Former PM slams incumbent, saying Israel would have got even more than $38bn in military aid if he had not 'interferred' in Iran nuclear deal
A former Israeli prime minister on Thursday said Benjamin Netanyahu had eroded both national security and the size of US defence aid through his "irresponsible" handling of relations with Washington.
"Netanyahu’s reckless conduct has... undermined Israel's security," Ehud Barak wrote in The Washington Post.
"Israel will receive $3.8bn a year - an important contribution to our security but far less than what could have been obtained before the prime minister [Netanyahu] chose to blatantly interfere with US politics."
The US on Wednesday promised Israel $38bn between 2019 and 2028 to buy advanced planes and weaponry and boost its missile defence shield, the biggest pledge of military aid in US history.
However, Barak and other critics say that an even more generous deal could have been achieved if Netanyahu had not campaigned so publicly and vociferously against a nuclear agreement with Iran which was backed by US President Barack Obama.
Frosty relations between the two leaders went into a deep chill last year, after Netanyahu appeared before the US Congress to lobby against the Iran deal. The White House viewed the appearance as unprecedented interference by a foreign leader.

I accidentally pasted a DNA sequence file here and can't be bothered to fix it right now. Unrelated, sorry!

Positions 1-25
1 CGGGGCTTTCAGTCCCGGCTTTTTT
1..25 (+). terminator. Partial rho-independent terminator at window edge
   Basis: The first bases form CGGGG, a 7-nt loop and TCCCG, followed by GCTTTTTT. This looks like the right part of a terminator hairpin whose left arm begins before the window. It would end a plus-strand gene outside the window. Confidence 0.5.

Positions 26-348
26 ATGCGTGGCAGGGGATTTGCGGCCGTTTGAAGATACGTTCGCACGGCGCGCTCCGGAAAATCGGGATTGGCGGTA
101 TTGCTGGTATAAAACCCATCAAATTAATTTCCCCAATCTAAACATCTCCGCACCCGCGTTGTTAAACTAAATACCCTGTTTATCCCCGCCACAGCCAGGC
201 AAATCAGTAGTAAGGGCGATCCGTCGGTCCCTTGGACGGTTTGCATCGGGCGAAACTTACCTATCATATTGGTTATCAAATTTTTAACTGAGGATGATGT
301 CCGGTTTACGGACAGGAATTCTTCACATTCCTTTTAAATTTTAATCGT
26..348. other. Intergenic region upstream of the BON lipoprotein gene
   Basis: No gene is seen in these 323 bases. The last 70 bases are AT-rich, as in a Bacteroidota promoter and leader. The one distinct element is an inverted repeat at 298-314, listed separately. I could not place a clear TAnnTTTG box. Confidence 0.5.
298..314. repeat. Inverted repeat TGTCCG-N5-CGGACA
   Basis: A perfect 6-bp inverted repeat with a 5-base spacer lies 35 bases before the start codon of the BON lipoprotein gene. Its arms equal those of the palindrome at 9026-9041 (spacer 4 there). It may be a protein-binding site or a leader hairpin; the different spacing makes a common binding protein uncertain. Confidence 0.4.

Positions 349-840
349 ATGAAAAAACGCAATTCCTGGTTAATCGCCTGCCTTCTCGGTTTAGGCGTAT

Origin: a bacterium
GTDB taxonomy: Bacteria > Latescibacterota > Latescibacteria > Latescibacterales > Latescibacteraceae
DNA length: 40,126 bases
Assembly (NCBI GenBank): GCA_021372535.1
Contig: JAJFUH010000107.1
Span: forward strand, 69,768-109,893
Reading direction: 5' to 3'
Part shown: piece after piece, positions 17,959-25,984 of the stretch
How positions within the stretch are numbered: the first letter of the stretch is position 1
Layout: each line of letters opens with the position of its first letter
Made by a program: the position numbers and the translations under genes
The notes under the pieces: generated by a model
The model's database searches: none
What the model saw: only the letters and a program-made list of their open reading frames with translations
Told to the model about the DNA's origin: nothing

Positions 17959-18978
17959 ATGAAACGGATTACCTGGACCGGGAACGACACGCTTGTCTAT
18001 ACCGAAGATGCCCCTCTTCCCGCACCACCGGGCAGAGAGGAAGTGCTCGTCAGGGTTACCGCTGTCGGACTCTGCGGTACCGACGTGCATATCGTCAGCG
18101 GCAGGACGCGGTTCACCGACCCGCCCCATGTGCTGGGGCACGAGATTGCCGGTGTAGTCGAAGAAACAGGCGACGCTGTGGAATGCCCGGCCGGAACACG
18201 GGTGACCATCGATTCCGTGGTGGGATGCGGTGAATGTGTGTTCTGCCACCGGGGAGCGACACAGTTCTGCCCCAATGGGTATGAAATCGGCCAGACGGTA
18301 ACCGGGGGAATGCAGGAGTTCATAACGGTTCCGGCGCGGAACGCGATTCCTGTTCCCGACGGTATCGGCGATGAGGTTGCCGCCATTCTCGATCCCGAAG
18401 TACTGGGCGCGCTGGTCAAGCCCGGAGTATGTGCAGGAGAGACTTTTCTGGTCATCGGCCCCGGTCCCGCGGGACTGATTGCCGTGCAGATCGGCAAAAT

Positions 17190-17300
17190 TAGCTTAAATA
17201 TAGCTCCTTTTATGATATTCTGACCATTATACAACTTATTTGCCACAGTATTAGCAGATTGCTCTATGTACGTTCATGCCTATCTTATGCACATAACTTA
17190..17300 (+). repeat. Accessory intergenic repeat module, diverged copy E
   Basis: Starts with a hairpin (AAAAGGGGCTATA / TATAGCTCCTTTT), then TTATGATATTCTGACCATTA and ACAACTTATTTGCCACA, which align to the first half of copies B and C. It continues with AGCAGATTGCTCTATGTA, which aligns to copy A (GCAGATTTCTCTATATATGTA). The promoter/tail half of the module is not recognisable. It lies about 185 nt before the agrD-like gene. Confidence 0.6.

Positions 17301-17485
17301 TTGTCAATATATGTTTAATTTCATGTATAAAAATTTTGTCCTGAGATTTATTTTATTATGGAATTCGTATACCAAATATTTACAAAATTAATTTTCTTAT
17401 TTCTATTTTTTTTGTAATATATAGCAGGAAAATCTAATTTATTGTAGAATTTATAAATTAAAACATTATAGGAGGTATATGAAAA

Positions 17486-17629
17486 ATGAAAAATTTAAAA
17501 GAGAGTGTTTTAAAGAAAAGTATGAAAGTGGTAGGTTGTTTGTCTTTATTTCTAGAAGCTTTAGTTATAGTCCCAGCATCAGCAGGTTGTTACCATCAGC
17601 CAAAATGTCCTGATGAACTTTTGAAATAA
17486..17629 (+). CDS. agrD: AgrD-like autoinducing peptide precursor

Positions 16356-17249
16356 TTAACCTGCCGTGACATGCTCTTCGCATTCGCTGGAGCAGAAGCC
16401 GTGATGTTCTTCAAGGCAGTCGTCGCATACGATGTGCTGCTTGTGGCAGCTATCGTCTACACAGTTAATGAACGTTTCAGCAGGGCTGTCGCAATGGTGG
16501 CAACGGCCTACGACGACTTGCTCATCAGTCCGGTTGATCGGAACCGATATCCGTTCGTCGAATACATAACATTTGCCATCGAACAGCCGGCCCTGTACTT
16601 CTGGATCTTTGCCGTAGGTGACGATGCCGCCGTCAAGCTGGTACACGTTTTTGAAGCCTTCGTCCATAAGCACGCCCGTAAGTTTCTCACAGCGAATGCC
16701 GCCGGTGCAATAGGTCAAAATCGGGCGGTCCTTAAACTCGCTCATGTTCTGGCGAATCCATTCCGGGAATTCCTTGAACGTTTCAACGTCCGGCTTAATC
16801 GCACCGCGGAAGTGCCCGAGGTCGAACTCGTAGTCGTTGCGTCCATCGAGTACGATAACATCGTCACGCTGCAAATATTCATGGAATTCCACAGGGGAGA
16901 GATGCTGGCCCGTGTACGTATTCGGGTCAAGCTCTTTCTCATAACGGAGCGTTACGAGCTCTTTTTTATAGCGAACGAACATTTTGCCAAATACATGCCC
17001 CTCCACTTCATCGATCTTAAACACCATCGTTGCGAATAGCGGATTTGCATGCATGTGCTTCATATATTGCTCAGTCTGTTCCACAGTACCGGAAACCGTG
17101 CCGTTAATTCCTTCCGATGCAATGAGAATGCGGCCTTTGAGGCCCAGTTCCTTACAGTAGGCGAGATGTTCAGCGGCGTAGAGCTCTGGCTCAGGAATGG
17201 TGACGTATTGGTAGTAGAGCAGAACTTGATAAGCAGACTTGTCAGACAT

"Expressing our opposition to the Iran nuclear deal was certainly legitimate," Barak wrote. "But instead of holding a candid dialogue behind closed doors with President Obama, Netanyahu went behind his back."
The previous 10-year aid package had amounted to $30bn, but did not include the $5bn US assistance for missile defence contained in the update.
Barak served as the Labour party's prime minister between 1999 and 2001, then as defence minister from 2009 to 2013 in a coalition government under Netanyahu.
The highly decorated former armed forces chief said the new US defence package packs less bang for the buck than might appear, due to erosion caused by inflation in arms prices and some of the deal's terms. One is the gradual phasing out of a concession that in the past allowed Israel to spend 26.3 percent of the aid outside the US, a privilege that gave a valuable boost Israel's own defence industry.
Another condition is that Israel agrees not to lobby the US congress for extra missile defence funding, except in emergencies and only with the agreement of the US administration.